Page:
Here is the graph of the Klanar in comparison to my usual personal preference target:

It’s been a while since I said it, so I will remind people that my target is not a “be all end all” as far as tuning. While that reference is a good guide to my personal preferences as far as tuning, it doesn’t mean that I don’t enjoy other sound signatures that deviate from it (or that I always enjoy those that are close to it).

Now, let’s do my usual round up referring to my test tracks that I always use for detailed listening and review references.

Starting off with the subbass, there is plenty of presence in these areas with the Klanar. “Chameleon” has a lot of rumble in those low ranges, which is made even more present by the boosted midbass range that follows it.

To be honest, it is a little too much for my own tastes, making things a little overpowering for me in those lower notes, however, for those that do like plenty of low end, there is no denying that it does it well.

Let’s face it, “Chameleon” is a track that is exaggerated in the lower ranges (being one of the reasons that I use it for testing), so moving on to something that is more focused in the midbass than the subbass, such as “Sun Is Shining”, that exaggerated low end cleans up quite a bit. There is still plenty of midbass for those who want it but we are no longer surrounded by a wall of rumble.

Here the midbass does seem more controlled and refined, with a decent overall performance even if a little elevated for my tastes.

If we focus on my usual midbass fatigue test track, which is “Crazy” by Daniella Andrade, I do not find the midbass tiring. This is always a good sign to me as, when midbass is overly present and not well controlled, I will quickly feel nauseous and even get a headache before the end of the track. Again, it is noticeable that the presence is above what would be my preference for this track but the quality is there to keep it from being a negative.

As we move into the mid range, here there is a noticeable lack of presence. This can make male vocals lack presence in their midrange, sort of hiding them behind the bass. With female vocals backed with acoustic music, such as Daniella Andrade in the track I just mentioned, or Sara K. in “All You Love Turned To Passion”, this is not as noticeable. There is plenty of presence in the upper mids to bring clarity to them even if there is a bit of mid presence lacking.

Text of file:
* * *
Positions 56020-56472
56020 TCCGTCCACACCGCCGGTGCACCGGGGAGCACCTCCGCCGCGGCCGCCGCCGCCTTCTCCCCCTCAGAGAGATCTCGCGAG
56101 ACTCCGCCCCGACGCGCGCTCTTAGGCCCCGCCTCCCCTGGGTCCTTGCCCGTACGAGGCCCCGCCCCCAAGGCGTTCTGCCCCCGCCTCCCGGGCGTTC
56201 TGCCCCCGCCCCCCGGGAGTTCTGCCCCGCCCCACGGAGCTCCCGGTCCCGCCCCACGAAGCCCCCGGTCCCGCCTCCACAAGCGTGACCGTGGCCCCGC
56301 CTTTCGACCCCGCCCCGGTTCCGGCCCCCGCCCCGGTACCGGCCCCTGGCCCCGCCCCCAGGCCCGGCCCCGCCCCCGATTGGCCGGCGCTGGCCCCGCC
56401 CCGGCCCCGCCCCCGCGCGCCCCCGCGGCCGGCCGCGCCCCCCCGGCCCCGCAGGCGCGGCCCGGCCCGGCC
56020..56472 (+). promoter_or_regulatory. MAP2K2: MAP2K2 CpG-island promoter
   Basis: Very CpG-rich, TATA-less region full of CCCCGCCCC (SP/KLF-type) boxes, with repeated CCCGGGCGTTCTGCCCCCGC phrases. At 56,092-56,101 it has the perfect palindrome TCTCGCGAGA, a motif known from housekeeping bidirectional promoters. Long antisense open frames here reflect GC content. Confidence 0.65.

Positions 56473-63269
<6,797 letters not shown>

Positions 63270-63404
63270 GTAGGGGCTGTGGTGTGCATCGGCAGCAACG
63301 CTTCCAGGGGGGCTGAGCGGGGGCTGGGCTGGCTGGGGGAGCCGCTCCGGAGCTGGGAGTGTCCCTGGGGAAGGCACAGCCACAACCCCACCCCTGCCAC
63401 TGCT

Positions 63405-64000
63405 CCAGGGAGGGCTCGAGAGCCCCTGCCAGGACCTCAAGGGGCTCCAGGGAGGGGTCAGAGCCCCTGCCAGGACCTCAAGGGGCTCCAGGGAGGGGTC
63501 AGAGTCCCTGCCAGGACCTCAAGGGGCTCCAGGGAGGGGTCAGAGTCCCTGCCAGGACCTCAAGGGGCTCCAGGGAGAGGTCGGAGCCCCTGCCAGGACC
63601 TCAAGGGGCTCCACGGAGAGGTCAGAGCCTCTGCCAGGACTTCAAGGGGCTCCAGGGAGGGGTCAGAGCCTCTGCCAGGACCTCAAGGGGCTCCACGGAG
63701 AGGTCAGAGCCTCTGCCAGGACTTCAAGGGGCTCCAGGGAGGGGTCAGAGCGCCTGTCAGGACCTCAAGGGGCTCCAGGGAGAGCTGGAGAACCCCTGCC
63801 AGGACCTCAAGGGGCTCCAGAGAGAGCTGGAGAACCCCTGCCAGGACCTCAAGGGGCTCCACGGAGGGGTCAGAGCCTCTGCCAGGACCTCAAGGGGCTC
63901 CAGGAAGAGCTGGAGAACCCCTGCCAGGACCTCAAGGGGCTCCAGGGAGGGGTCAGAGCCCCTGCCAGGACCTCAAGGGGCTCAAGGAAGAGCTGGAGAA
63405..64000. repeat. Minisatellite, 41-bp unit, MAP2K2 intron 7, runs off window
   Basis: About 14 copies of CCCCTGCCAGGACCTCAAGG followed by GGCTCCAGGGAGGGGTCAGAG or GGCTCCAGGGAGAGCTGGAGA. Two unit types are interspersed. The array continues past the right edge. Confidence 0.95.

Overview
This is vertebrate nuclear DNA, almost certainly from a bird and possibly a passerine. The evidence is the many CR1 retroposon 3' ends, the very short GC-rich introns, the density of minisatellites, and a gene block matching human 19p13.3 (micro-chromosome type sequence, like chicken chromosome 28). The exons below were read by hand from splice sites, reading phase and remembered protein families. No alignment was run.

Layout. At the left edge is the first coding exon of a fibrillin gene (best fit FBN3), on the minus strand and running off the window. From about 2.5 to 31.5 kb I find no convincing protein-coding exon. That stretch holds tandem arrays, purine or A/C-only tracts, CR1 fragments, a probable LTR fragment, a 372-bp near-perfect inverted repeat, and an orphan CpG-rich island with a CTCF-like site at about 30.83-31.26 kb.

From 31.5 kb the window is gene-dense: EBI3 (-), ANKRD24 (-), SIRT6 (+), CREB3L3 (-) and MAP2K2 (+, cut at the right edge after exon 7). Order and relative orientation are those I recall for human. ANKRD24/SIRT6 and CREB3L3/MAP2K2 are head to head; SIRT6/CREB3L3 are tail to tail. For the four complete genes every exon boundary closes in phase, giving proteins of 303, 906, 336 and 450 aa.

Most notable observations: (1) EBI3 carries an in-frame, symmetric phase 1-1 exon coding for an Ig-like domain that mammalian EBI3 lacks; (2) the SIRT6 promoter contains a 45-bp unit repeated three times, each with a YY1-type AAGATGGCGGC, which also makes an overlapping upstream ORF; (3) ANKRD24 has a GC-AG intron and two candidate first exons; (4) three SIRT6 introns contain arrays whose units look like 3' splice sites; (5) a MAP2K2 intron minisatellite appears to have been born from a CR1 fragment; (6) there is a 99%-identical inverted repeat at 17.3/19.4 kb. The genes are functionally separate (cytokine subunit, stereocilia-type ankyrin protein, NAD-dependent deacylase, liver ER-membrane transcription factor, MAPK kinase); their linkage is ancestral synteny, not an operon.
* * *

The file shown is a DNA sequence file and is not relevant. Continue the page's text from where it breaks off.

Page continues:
This lack of mids stands out more when we have more complex tracks, especially with male vocals, such as “Get Lucky” or something more rock like Rage Against The Machine in “Killing In The Name Of”, where Zac is slightly overshadowed by those thunderous bass and guitar notes.

One thing I will say is that Kefine have done a very good job elevating those upper mids to bring clarity and counteract the bass presence, without making the IEMs shouty or thin. Looking at the graph I would have expected things to be very shouty but it is not the case.

As we move into the upper treble, there is a bit of roll off which is noticeable but does not sound bad. It just adds to that V shaped signature that the Klanar are aiming for.

Details are as good as on many other sets that use this same planar driver, with the lower ranges being very well presented as far as details go, unless we have the wall of rumble that is “Chameleon” of course :wink:

Sound stage I would say is about average for a set of IEMs, which is not bad for something that has this amount of bass presence. The bass can fill the sound stage quite nicely and while things are not milimetrically placed, that extra clarity of the upper mids does allow a nice stereo separation.


I think that the Klanar are a very respectable first entry for a new company. They have kept things very simple with the design and presentation, chosen a sound signature that should appeal to the masses and spent their resources on getting that part, the most important part, right.

They are not my favourite sound signature but they are a very enjoyable presentation that I have had no issue listening to over the past week. Again, I feel that the tuning they have decided to go with is something that is not going to stand them apart from many other brands in the segment but they have made a good job of it.